Assuming this is set the right way, Serial.readString() will read characters from the serial buffer into a string and the function terminates when it times out. The default time out is 1 second. If you have some sort of garbage going through the serial line then your string will always be offset and impacted by the timeout which is probably not what you want and you can never recover from that error. You could envision using readStringUntil() instead which reads characters from a stream into a string and the function terminates if the terminator character is detected or it times out (see setTimeout()). This way instead of sending just ab2000 you decide on a special ending character- say ab2000! And you listen until the !. Once you get your string back you should check if it conforms to what you expect because it could have terminated due to timeout.

I don't think though that this is the best approach to deal with your problem. your use of SerialEvent() function is not very standard. This function is automatically called inside the loop() if there is something pending on the serial line. What you could do instead for trying to read the full string there and block the main loop while waiting is just build up a buffer and let your program go back to the main loop so that your other activities get a chance to have some CPU time. See arduino Tutorial on SerialEvent as a very simple example to read in a string until a carriage return

One idea to use this for your case would be to set a start and end symbol to your communication and send this form the PC side - for example #ab2000!

Modify the example SerialEvent function this way: If there is serial data in the buffer, discard any character until you receive #, then you know you have a good starting point from the serial line. then accumulate characters in a buffer until you receive the ! (Check number of character received to not overflow your buffer) and set a Boolean like commandComplete = true and then in the main loop check the value of commandComplete and if it is true, perform your motor control stuff, reset the string buffer and set back commandComplete to false - you'll be ready to receive your next command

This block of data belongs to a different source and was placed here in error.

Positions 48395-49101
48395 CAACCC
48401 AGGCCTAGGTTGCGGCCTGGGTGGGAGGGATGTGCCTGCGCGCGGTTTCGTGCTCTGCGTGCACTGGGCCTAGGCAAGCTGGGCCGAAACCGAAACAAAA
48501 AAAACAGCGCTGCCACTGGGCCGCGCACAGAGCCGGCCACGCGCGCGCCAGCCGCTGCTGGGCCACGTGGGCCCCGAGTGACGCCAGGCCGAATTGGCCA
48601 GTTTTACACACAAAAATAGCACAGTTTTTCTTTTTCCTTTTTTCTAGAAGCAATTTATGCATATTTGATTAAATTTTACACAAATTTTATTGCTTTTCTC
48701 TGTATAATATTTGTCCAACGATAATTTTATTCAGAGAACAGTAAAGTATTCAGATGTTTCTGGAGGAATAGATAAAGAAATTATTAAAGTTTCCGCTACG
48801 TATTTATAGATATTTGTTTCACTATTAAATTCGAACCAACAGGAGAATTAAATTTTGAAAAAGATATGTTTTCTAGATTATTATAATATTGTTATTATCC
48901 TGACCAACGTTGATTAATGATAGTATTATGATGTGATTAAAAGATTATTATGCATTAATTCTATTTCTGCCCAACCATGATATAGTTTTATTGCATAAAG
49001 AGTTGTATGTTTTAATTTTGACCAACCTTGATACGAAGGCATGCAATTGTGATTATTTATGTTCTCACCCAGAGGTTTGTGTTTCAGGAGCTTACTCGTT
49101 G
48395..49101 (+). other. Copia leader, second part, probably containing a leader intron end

Unless you have some sort of handshake to ensure you are not loosing part of the communication it's going to be hard to ensure you are getting into your string the exact string you are waiting for.

Also note that the way you send data from your PC will very quickly saturate and possibly overflow the input buffer of the arduino given your motor commands wait for 0,2 seconds before going back to reading a command.

You need to think about flow control

Hi J-M-L,

I appreciate your reply with great suggestions.

You need to think about flow control

… I totally agree with you on this statement. I am half way finish my project using the servos and as you said: waiting for 2-3 seconds helped in doing flow control…

So I went thru Arduino SerialEvent example and other sample too. I hope I understood your reply. Basically, I need to:

  1. Receive the data from the port <Serial.read();>
  2. Store this data bit by bit in character format.
  3. Ensure the characters are fully read all the way and exclude new lines.
  4. Then populate my string with the character values. And then perform function comparison.

Did I understand you correct!!

I also found this web page with sample code and I will also give it a try tomorrow.